Ecce Homo Complete Works, Volume Seventeen

By Friedrich Nietzsche

Page 50

it cost me
some pains to prevent my indignant friends in Bâle from taking action
against it. Only a few old gentlemen decided in my favour, and for
very diverse and sometimes unaccountable reasons. Among them was one,
Ewald of Göttingen, who made it clear that my attack on Strauss had
been deadly. There was also the Hegelian, Bruno Bauer, who from that
time became one of my most attentive readers. In his later years he
liked to refer to me, when, for instance, he wanted to give Herr von
Treitschke, the Prussian Historiographer, a hint as to where he could
obtain information about the notion "Culture," of which he (Herr von
T.) had completely lost sight. The weightiest and longest notice of my
book and its author appeared in Würzburg, and was written by Professor
Hoffmann, an old pupil of the philosopher von Baader. The essays made
him foresee a great future for me, namely, that of bringing about a
sort of crisis and decisive turning-point in the problem of atheism,
of which he recognised in me the most instinctive and most radical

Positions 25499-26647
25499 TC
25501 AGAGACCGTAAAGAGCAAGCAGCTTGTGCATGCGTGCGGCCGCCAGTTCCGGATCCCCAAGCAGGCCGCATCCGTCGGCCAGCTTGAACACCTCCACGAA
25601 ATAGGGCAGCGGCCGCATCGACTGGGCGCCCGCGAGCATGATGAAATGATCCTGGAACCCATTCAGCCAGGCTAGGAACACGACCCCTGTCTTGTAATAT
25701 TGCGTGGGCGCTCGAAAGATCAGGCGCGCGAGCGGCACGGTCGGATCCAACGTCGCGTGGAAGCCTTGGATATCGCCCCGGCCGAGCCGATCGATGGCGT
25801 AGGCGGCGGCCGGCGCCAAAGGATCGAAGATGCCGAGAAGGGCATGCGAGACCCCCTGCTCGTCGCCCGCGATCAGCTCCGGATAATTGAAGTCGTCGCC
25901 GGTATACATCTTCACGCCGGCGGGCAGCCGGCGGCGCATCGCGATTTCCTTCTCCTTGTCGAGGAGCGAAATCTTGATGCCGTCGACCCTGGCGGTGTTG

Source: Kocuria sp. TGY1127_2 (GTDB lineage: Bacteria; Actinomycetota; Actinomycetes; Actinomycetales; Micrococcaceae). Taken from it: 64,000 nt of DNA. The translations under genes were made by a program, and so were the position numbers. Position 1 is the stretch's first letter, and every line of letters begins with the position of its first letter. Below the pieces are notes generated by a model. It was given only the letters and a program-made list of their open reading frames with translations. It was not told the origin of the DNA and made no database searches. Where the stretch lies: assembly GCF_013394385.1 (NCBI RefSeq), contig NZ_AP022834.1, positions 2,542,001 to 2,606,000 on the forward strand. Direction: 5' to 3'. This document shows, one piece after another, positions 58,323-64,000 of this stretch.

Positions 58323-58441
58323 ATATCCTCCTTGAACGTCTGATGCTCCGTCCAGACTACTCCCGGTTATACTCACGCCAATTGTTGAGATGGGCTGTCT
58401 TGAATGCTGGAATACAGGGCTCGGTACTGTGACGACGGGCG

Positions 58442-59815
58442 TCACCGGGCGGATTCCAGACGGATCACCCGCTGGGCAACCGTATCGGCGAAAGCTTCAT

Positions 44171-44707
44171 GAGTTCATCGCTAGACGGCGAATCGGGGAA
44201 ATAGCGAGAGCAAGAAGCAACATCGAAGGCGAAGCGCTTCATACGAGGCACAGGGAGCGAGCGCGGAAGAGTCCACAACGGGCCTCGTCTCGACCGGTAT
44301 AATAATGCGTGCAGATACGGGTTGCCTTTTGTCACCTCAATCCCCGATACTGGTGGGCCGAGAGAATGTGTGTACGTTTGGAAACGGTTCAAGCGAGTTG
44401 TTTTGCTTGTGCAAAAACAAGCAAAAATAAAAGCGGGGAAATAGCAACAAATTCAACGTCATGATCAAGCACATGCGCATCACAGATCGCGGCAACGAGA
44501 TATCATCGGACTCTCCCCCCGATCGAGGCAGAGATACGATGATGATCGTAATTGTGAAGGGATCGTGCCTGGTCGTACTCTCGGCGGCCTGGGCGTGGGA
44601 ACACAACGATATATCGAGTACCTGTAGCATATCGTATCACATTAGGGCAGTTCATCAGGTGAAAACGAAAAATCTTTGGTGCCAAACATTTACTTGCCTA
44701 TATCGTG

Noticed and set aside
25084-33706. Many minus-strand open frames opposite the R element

advocate. It was atheism that had drawn me to Schopenhauer. The review
which received by far the most attention, and which excited the most
bitterness, was an extraordinarily powerful and plucky appreciation of
my work by Carl Hillebrand, a man who was usually so mild, and the last
_humane_ German who knew how to wield a pen. The article appeared in
the _Augsburg Gazette,_ and it can be read to-day, couched in rather
more cautious language, among his collected essays. In it my work was
referred to as an event, as a decisive turning-point, as the first sign
of an awakening, as an excellent symptom, and as an actual revival
of German earnestness and of German passion in things spiritual.
Hillebrand could speak only in the terms of the highest respect, of
the form of my book, of its consummate taste, of its perfect tact in
discriminating between persons and causes: he characterised it as the
best polemical work in the German language,--the best performance in
the art of polemics, which for Germans is so dangerous and so strongly
to be deprecated. Besides confirming my standpoint, he laid even
greater stress upon what I had dared to say about the deterioration of
language in Germany (nowadays writers assume the airs of Purists[1]
and can no longer even construct a sentence); sharing my contempt for
the literary stars of this nation, he concluded by expressing his
admiration for my courage--that "greatest courage of all which places
the very favourites of the people in the

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